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water-conserving irrigation devices

An olla (pronounced "oya") is a simple subsurface irrigation device whose design and use dates back many thousands of years. It is an unglazed pot which is buried up to the neck in the soil and filled with water. The wall of the pot is porous, and water seeps through it into into the earth by a process called soil moisture tension. When the soil around the pot is moist, water remains in the pot. As plant transpiration creates a demand for water, more is released through the wall of the olla. This is an extremely efficient process, often resulting in a very significant reduction in water use compared with drip-feed methods.

  • Water savings of 50%+ (cf. hose, drip feed)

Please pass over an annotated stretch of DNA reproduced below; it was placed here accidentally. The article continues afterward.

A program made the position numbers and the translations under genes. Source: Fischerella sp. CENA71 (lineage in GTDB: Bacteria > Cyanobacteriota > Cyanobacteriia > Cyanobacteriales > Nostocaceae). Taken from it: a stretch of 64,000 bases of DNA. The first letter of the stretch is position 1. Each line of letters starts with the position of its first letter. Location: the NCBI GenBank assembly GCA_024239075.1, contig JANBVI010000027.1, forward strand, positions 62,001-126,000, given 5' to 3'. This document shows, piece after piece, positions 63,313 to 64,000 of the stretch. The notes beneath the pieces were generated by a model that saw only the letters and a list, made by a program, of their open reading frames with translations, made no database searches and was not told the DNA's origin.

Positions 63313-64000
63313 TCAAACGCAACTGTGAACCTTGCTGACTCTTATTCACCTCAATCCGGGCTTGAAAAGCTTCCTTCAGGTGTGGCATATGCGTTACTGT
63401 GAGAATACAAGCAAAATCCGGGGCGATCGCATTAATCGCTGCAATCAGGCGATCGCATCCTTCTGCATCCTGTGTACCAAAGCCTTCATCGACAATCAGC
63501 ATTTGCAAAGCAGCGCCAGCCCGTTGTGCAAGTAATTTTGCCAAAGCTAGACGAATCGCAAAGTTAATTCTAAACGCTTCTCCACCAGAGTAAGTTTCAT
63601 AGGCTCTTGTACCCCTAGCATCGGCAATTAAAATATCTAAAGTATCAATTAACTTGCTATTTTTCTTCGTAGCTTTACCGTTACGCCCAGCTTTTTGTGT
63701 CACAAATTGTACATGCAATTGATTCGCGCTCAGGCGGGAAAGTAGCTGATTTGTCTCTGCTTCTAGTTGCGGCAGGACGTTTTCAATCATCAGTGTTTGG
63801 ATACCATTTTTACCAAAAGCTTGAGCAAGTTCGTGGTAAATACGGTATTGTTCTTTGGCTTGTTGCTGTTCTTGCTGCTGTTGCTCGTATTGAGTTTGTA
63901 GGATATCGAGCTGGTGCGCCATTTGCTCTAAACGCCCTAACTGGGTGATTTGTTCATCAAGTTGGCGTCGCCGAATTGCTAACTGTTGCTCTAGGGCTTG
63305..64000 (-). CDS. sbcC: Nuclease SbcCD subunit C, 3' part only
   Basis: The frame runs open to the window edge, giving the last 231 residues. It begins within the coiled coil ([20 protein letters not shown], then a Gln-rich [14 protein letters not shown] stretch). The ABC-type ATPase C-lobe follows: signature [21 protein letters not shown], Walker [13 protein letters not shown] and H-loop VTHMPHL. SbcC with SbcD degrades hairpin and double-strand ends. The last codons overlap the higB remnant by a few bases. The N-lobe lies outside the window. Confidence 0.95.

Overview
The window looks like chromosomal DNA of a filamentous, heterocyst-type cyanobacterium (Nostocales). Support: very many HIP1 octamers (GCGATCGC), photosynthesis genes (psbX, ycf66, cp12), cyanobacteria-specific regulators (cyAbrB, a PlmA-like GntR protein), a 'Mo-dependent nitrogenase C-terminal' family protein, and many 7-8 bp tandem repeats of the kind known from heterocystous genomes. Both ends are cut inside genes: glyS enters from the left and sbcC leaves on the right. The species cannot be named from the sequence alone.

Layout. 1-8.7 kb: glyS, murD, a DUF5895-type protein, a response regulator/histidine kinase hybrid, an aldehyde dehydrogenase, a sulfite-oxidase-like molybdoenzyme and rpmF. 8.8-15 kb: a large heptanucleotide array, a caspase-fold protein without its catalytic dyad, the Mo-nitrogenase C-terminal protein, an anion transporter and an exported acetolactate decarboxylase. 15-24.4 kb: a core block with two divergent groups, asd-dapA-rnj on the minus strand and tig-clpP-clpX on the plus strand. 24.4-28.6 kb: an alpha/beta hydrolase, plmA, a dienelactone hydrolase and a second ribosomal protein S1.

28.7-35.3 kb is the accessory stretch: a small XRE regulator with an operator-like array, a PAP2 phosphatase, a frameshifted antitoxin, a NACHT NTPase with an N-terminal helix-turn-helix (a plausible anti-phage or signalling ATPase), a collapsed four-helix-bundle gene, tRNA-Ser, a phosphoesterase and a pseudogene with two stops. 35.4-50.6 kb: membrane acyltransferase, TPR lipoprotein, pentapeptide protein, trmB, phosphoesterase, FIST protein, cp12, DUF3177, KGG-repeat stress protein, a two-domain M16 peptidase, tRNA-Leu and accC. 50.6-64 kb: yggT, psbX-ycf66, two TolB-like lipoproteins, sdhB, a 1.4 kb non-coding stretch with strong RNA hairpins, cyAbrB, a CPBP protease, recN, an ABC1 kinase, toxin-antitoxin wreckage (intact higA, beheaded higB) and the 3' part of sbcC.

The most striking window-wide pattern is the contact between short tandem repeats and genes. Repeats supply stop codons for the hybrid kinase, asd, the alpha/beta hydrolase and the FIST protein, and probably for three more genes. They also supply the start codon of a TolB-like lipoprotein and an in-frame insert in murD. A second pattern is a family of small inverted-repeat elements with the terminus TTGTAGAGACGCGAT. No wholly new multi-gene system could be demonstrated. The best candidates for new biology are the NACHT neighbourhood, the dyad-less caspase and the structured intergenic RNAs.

• Reduced runoff, evaporation, deep soil percolation

  • Reduced development of weeds

  • Reduced frequency of irrigation labour

  • No overwatering

  • Irrigation delivered directly to the roots

  • No moving or powered parts, and no plastic

  • Liquid nutrients and fertilizers can be added to water

  • Increased yield

  • Relatively inexpensive and rugged

  • Reusable over a prolonged period

  • Suitable for gardens and raised beds

  • Effective during water-use restrictions / hosepipe bans

15 seconds = 15 minutes elapsed time

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